My name is Jason Hoover. I have a good life – a wife, two small daughters, a good job and a love for riding motorcycles. When I was diagnosed with keratoconus I started to worry that at the age of 32 I could lose my vision, end up on permanent disability, not be able to support my wife, Katie and our two young daughters, Kara & Kendal, and never ride again.
My story began in 2004 when my local optical office told me they would not be able to correct my vision, gave me glasses and referred me to an ophthalmologist. He made the diagnosis and that day “keratoconus” became a big part of my life. I was told very little about the disease – just that it was caused by rubbing my eyes too much as a child with allergies. I was given a pair of gas-permeable contact lenses and told that much later in life I would need a cornea transplant and sent on my way.
I struggled for two years trying to get used to the hard contact lenses and eventually just gave up. But a year later when my vision got worse, I tried again. Putting them in was the most painful thing I have ever had to do. It would take an hour after putting them in until my eyes stopped watering and burning. Throughout the day, I would have to deal with them popping out of my eye, getting dirt under them, losing them, headaches and all the misery that came with wearing them.
In early 2012, my vision began deteriorating very rapidly. For the past four years, driving had been my primary occupation, and I was an outside salesperson before that. My double (sometimes triple) vision began to get worse, and headlights were severely elongated and smeared. I began to feel extremely uncomfortable behind the wheel of the delivery truck. I had gotten two corneal eye infections within a matter of two months, and my local optical office detected scar tissue and cornea ulcers in addition to a significant change in my vision. I was ultimately referred to a keratoconus specialist, Dr. Roy Rubinfeld at Washington Eye Physicians & Surgeons in Chevy Chase, Maryland.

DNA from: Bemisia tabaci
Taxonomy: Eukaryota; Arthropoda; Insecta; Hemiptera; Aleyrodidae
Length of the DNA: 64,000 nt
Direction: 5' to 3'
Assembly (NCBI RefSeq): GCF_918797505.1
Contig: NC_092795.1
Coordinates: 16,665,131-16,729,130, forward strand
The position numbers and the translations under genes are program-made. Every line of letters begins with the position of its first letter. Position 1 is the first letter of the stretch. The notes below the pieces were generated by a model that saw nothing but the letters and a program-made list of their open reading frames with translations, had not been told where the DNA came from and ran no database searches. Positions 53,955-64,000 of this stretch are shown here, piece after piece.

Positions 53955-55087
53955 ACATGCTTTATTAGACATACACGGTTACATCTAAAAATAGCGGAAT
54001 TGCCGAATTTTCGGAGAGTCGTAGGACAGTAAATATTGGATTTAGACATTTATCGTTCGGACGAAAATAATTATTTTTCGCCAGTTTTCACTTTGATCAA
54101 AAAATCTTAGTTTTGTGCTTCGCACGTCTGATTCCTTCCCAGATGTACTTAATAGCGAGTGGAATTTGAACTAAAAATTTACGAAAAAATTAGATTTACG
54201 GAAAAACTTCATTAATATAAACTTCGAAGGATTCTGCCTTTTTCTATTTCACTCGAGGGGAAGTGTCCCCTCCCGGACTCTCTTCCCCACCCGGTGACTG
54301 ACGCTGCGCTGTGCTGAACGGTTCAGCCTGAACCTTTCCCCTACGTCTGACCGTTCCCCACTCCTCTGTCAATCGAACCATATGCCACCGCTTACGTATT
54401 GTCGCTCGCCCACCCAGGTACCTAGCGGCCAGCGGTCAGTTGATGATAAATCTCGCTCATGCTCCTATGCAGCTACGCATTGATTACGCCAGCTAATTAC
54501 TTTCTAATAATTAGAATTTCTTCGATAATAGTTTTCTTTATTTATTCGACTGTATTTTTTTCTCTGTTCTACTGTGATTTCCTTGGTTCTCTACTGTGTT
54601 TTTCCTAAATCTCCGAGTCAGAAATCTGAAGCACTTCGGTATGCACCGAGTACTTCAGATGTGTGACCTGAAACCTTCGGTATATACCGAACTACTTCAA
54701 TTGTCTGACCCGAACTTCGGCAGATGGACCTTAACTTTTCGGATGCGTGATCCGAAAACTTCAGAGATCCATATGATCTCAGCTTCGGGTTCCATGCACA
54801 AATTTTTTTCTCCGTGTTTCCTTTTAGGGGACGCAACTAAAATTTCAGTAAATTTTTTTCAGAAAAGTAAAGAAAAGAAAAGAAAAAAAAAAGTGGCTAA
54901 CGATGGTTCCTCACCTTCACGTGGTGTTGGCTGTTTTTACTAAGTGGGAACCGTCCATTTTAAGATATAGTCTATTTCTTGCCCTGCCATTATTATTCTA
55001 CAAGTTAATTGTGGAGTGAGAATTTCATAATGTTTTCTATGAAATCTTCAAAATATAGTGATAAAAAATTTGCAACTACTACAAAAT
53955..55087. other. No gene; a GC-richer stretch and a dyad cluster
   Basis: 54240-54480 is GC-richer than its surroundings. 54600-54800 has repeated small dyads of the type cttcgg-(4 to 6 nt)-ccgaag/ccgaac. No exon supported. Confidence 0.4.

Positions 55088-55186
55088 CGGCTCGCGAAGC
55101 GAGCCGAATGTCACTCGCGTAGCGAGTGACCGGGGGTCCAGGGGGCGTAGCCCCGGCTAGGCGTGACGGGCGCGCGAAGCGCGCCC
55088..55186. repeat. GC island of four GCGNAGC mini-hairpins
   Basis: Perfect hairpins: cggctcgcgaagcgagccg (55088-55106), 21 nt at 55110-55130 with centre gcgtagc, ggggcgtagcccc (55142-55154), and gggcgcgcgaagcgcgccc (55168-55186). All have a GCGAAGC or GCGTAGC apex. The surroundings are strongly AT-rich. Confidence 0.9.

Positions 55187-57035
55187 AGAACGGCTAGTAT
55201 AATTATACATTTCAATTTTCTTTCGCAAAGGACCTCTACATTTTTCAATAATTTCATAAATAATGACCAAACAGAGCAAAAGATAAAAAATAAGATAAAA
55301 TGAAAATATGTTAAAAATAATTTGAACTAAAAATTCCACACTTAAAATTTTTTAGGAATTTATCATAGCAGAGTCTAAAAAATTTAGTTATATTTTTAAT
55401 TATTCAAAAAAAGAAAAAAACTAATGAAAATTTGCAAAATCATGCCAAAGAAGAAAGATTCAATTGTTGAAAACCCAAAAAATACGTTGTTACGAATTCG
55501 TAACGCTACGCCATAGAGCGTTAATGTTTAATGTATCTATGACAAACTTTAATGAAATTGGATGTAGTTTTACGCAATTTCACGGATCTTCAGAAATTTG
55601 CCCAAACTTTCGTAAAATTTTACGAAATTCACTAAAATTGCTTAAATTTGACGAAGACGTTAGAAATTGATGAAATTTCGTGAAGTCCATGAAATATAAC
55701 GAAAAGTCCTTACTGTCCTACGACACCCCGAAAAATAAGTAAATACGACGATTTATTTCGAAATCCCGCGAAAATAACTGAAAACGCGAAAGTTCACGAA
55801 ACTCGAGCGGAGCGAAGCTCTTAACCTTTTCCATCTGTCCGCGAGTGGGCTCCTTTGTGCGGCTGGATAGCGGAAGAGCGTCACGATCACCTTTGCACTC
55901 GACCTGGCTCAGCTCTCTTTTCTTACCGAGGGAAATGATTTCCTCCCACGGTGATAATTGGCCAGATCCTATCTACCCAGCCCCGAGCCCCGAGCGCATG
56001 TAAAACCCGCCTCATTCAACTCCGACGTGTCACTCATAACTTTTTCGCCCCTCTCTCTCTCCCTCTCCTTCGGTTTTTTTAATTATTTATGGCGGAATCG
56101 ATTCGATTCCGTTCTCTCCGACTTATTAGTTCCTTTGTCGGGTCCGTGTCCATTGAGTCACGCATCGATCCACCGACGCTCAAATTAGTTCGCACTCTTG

Dr. Rubinfeld determined my best corrected vision was 20/200 in my right eye and 20/70 in my left eye, and that I was in the later stages of keratoconus. He predicted I would be forced out of my hard contacts in the very near future. He said a cornea transplant would be a very last resort. He told my wife, Katie, and me about corneal crosslinking (CXL) and the CXL/USA Study but said the condition of my eyes was poor enough that CXL alone would not be enough. He recommended an additional surgery, conductive keratoplasty (CK). He said the CXL would stop the progression of my disease, and the CK procedure could restore some of my lost vision. This was an answered prayer for us! However, the wind blew out of our sails when we heard the procedures would cost $7,500 and that the procedure was not covered by insurance because it had not yet been FDA–approved. We are a young couple with two young daughters, ages 3 & 5, who do not have deep pockets or a significant savings account. We thought there was no way that we would be able to come up with that kind of money. We couldn’t set a date for surgery at that time; we had a lot of thinking and discussing to do.